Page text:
US 5816479 A
Improved welding method and padeye processing speeds up the connection of individual joints by peripheral fusion welding while the joint to be added stands vertically atop an existing pipe string also standing vertical in the rig floor. A plurality of welders can operate to speed up completion of the weld by removing heat from the pipe during the welding process. Heat is removed by the use of fluid cuffs near the weld area and, optionally, by using a spool within the pipe string to dispense expansion cooled air against the inner pipe wall in the vicinity of the weld. A special improved padeye is provided for welding near the pipe ends for handling. The padeye has a divided profile, a hole for a lifting shackle, and it will be accepted within the skirt of the lead system of the driving hammer. The upper end of the padeye can be cut from the pipe while the pipe is resting, on rig related structure, on the lower surface of the padeye.
1. An improved process for preparing individual pipe sections for assembling by welding serially into a vertical pipe string and for adding each upper pipe section, by an end to end peripheral joining weld, to the vertical pipe string made up of previously joined similar sections driven into the earth with a pile driving hammer to place the top of the string near a rig floor, the process comprising:
a) selecting lifting padeyes that will be accepted into the skirt of the lead structure of the driving hammer and welding them to each said pipe section, at least two per section, near a section end, said padeyes having an open center region such that the padeye when part of a vertical pipe will be attached by an upper and a lower weld zone, and having a lower surface;
b) driving the pipe string down until a position is reached for joining said upper pipe section to the string;
c) supporting the string on said surface and welding said upper pipe section to the string;
d) cutting said upper weld zone to partly separate said padeye from said pipe;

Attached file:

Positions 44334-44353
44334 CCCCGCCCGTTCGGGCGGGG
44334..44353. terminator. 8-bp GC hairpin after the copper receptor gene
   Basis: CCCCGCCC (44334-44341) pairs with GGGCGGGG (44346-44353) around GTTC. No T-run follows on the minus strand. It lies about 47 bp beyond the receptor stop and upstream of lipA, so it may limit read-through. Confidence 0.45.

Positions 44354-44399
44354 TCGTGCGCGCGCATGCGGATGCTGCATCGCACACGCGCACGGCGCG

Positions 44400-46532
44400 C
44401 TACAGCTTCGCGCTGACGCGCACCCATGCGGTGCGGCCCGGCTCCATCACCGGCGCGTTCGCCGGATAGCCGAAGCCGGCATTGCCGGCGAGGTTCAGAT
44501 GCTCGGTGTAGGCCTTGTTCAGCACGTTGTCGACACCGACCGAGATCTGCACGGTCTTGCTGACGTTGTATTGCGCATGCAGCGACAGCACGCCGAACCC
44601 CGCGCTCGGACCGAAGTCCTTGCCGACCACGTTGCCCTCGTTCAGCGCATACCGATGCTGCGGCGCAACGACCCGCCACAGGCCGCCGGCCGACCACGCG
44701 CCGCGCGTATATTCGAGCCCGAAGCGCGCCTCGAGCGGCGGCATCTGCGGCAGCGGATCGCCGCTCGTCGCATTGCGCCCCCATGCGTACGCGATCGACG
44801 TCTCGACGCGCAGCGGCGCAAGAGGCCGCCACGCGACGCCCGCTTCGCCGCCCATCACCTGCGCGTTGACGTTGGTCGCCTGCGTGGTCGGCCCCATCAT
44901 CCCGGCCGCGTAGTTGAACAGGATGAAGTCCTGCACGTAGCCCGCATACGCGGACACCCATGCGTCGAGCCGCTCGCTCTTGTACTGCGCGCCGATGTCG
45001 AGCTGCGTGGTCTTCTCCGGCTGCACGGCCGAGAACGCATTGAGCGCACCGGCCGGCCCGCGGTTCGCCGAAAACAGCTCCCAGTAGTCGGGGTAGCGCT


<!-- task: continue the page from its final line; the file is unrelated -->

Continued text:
e) supporting said pipe string with said upper section and cutting through said lower weld zone to separate said padeye from said pipe.
2. The process of claim 1 wherein the time required for the process of completing the peripheral weld connection is reduced by placing a cooling cuff around said pipe some axial distance from said weld on at least one axial side of said weld to increase the rate at which weld metal can be applied within a preselected pipe temperature rise limit.
3. The process of claim 2 wherein said cooling cuff is supplied with circulating fluid to conduct heat away from said pipe.
4. The process of claim 2 wherein said cooling cuff is supplied with a supply of pressurized air and expanded from a plurality of jet holes in said cuff and directed against said pipe.
5. The process of claim 2 wherein said cooling cuff is supplied with circulating water for movement therein and a supply of pressurized air for expansion therefrom in a plurality of jets directed against said pipe.
6. The process of claim 2 wherein a heat conducting plastic sheet is interposed between said cuff and the surface of said pipe to aid in heat conduction where said pipe surfaces do not contact said cuff.
7. The process of claim 1 wherein a cooling spool comprising at least one air chamber supplied with compressed air and provided with air expansion jet holes is lowered into the bore of said pipe for expansion of said air through said holes against said pipe for cooling said pipe.